Daf Yomi Kesubos 52
Tikun Olam – Fixing the World – has become a bit of a buzz word over the last few years. Nowadays it is synonymous with activism from human rights issues to the environment and a host of other social movements. Generally, those carrying the contemporary banner of modern-day ‘tikun olam-ism’ are idealists – they believe in evolutionary world progress and that diplomacy can resolve all the world’s problems. Instead of confronting and attacking our enemies, if we would simply sit down at the table and talk – one human being to another – the world would be a much better place.
Is that the meaning of tikun olam?
The Mishnah states: If one’s wife was taken captive, he is obligated to redeem her.
The Rabbis taught: If she were taken captive and they were demanding a ransom up to ten times the going rate, the first time he must redeem her. If it happens again, if he wants to pay the ransom he may do so; if he does not he need not. Chief Rabbi Shimon ben Gamliel says, ‘We should never pay more than the going rate for a ransom, due to tikun olam.’
Rashi explains: So that the kidnappers will not get into the habit of raising the price.
Sometimes tikun olam means saying no. If we were to give these terrorists whatever they were asking, that would encourage them to kidnap another innocent. When the world appeased Hitler in 1938, after his incursion into Czechoslovakia that was not tikun olam. Tikun olam at that point called for unleashing the world’s military might onto Germany. Had that happened, Jewish history would have unfolded very differently. Likewise today, there are regimes and individuals who are set on destroying Israel, from Iran to Hamas and Hizbollah. All the diplomacy in the world will not change their minds.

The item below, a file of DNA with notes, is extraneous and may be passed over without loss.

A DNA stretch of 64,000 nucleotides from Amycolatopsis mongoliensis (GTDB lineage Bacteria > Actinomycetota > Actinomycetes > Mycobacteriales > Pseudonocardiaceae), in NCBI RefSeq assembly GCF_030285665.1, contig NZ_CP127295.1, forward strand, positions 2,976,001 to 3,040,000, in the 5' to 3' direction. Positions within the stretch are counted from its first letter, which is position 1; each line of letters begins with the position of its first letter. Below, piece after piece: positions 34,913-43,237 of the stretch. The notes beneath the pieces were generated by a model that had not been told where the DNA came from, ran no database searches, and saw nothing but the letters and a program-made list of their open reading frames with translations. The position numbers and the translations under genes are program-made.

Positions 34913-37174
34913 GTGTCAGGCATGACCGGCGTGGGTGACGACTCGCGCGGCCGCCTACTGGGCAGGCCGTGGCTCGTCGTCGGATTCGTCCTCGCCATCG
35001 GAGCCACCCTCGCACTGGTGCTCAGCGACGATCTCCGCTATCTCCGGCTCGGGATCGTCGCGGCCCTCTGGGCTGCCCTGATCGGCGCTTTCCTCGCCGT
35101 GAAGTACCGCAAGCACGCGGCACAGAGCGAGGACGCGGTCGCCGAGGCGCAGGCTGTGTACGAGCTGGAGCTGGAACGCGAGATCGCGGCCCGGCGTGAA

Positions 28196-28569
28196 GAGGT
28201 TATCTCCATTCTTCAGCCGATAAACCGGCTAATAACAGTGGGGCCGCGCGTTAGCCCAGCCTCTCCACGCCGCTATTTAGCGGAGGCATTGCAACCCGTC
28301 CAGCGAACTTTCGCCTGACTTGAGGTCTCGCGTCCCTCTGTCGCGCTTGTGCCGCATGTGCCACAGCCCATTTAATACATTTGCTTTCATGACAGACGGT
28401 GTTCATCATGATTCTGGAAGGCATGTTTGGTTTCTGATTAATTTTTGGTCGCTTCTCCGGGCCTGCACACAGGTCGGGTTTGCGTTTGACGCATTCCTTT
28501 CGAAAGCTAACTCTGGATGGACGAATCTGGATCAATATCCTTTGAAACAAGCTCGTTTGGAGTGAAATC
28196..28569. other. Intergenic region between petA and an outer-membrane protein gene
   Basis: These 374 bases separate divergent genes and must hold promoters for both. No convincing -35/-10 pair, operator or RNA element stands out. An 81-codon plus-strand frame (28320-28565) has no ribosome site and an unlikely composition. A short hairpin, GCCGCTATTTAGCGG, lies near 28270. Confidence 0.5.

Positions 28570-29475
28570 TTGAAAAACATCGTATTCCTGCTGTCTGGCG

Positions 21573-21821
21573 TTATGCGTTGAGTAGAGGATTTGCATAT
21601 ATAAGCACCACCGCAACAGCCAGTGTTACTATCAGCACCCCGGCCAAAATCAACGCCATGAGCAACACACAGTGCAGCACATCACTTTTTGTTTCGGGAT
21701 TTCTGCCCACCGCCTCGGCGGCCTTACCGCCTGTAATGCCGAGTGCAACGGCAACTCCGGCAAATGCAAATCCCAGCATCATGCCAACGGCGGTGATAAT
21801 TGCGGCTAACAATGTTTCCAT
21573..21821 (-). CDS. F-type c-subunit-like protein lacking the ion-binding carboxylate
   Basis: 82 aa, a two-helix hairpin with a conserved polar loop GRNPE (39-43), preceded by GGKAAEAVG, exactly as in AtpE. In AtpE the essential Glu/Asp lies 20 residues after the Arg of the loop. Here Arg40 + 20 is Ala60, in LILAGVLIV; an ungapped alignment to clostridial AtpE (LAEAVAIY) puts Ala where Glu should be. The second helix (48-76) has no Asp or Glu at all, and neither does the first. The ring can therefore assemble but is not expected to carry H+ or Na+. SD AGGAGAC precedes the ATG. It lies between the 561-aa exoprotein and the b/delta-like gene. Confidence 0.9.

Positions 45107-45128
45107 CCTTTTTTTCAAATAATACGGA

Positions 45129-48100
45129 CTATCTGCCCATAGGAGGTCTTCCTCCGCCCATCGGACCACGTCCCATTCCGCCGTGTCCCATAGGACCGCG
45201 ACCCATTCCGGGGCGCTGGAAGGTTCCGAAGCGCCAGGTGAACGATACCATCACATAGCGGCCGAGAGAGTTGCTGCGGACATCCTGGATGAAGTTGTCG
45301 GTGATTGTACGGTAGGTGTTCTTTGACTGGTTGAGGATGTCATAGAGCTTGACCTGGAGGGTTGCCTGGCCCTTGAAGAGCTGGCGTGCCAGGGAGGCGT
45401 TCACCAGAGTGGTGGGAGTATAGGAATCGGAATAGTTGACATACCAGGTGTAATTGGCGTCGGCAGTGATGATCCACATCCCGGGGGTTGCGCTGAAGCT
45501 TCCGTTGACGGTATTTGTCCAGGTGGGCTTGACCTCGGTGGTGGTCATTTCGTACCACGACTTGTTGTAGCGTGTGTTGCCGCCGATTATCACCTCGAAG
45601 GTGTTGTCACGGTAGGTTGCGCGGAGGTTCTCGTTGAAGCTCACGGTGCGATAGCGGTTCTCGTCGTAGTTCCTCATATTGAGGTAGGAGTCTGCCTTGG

And in our own spirituality and that of our children, we must never forget that sometimes tikun olam – repairing our broken selves – means saying no. You wouldn’t give your child a knife to play with if they asked for one! Likewise, don’t be afraid to set limits on who they are hanging out with, who they date, and when they go out. You needn’t feel bad when you make a rule that says ‘no going out on a Friday night’ – you’re not being mean to them; you are helping them, repairing them.
Tikun olam means repairing the world. Dandelions may appear beautiful, but they're weeds in disguise. Just like repairing a beautiful garden requires pulling out the dandelion weeds, often tikun olam necessitates holding back and not giving in to the other person’s improper demands. May you merit the strength to say no and to make this world a better, more repaired, place!